The depth reconstruction in a setup closer to possible applications is demonstrated with measurements at a scattering phantom. The principles of the production and characterization of the optical properties of similar phantoms are described by Krauter et al.25 The phantom consists of a scattering matrix material with a scattering coefficient of μs=2/mm and a refractive index of n=1.56 with inclusions of rhodamine 6G with sizes in the range of 10 to 100  μm. The fluorescent inclusions are located in randomly distributed positions within the sample. The mean distance between the inclusions is adjusted, so only one fluorescent inclusion is placed in the field of view. To systematically investigate the depth reconstruction over a large measurement range, a single fluorescent inclusion in the phantom has been selected and has been positioned in different vertical positions. Hence, the distance to the focus of the microscope objective could be precisely controlled. Figure 6 shows the results of the phase shifting procedure for a set of different distances to the focus. In spite of the scattering, clear and well-evaluable interference patterns can be observed, and the data visualize the relation between defocusing and decreasing fringe density. The results show a similar signal quality as in Fig. 2, which underlines the efficiency of the phase shifting procedure in separating the interference signal from the scattering background. To quantify the signal quality, Fig. 7 shows one of the recorded frames and the fringe contrast obtained during the phase shifting procedure and characterizes the quality of the interferometric signal. In spite of the clearly visible noisy scattering background, a contrast in the range of 15% to 20% can be obtained over the full field of view with local perturbations due to impurities in the setup and inhomogeneities in the sample. The knowledge of the fringe contrast can be exploited to locally mask out regions of the image with poor signal quality. Again, the results are in good qualitative agreement with previous simulations,24 which have also shown that a sufficient contrast survives even for penetration depths of 500  μm. Due to the increased fringe spacing for larger depths, an effect of averaging out of scattering components has been found, which leads to even decreased noise levels.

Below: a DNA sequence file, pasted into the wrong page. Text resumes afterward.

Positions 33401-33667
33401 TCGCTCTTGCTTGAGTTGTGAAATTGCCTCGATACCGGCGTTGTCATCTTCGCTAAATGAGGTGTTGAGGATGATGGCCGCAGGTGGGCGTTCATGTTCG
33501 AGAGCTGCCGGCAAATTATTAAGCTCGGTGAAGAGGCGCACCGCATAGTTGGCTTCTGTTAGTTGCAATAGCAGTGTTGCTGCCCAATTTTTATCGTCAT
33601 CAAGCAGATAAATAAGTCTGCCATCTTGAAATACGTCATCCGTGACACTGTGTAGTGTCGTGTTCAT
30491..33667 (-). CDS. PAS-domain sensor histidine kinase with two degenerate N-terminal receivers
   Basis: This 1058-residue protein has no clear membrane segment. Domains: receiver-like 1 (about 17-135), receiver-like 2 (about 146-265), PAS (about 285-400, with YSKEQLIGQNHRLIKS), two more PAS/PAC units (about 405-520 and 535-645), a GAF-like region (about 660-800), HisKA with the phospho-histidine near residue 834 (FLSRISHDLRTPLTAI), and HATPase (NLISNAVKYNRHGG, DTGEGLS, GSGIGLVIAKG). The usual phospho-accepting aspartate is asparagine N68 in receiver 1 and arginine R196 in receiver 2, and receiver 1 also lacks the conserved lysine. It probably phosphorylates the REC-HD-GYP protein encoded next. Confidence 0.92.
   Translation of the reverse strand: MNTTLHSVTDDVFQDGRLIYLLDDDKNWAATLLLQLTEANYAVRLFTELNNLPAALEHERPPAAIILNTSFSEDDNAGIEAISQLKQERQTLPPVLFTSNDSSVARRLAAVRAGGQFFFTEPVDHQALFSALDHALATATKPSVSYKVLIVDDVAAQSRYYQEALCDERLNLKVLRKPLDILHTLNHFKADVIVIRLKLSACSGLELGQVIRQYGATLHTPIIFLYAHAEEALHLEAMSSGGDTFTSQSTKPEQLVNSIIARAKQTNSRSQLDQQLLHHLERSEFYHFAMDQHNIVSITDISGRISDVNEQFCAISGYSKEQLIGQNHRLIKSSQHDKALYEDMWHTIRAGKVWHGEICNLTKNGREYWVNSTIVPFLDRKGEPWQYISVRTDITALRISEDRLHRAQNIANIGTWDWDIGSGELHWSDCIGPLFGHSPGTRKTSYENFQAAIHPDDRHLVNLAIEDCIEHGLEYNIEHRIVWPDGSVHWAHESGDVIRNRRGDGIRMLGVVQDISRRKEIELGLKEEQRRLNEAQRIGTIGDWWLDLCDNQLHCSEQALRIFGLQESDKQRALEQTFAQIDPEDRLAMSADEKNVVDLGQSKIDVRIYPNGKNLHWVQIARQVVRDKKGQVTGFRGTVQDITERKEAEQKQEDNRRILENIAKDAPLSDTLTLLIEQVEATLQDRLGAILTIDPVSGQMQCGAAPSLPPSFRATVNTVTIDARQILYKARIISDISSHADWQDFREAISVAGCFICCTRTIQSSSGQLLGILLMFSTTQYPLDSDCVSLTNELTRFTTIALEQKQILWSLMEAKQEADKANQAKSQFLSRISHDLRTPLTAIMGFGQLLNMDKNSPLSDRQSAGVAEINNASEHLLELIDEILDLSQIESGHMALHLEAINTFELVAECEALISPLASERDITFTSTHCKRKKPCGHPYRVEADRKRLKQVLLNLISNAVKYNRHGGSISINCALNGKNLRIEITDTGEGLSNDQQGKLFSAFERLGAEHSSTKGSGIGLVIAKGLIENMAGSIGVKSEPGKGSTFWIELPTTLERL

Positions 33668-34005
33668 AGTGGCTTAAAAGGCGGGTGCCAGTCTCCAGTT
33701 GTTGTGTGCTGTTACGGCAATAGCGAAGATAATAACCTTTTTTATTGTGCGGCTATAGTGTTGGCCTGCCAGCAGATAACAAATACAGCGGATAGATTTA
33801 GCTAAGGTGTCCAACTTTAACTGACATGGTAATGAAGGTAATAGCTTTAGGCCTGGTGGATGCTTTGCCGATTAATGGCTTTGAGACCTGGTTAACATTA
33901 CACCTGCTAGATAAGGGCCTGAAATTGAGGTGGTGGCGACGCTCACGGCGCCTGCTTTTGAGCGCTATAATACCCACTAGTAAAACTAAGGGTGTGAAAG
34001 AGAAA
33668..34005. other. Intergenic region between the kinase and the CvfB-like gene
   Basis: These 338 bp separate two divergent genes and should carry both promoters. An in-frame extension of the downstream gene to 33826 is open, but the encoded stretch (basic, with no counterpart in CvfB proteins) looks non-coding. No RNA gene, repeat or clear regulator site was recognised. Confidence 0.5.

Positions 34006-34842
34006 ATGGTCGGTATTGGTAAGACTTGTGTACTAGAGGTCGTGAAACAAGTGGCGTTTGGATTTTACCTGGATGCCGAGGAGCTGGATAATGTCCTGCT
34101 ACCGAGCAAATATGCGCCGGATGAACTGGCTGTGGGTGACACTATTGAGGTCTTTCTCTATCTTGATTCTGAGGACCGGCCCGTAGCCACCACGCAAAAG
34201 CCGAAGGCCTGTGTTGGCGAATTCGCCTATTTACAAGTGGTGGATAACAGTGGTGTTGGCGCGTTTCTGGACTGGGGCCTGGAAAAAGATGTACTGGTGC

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Fig. 6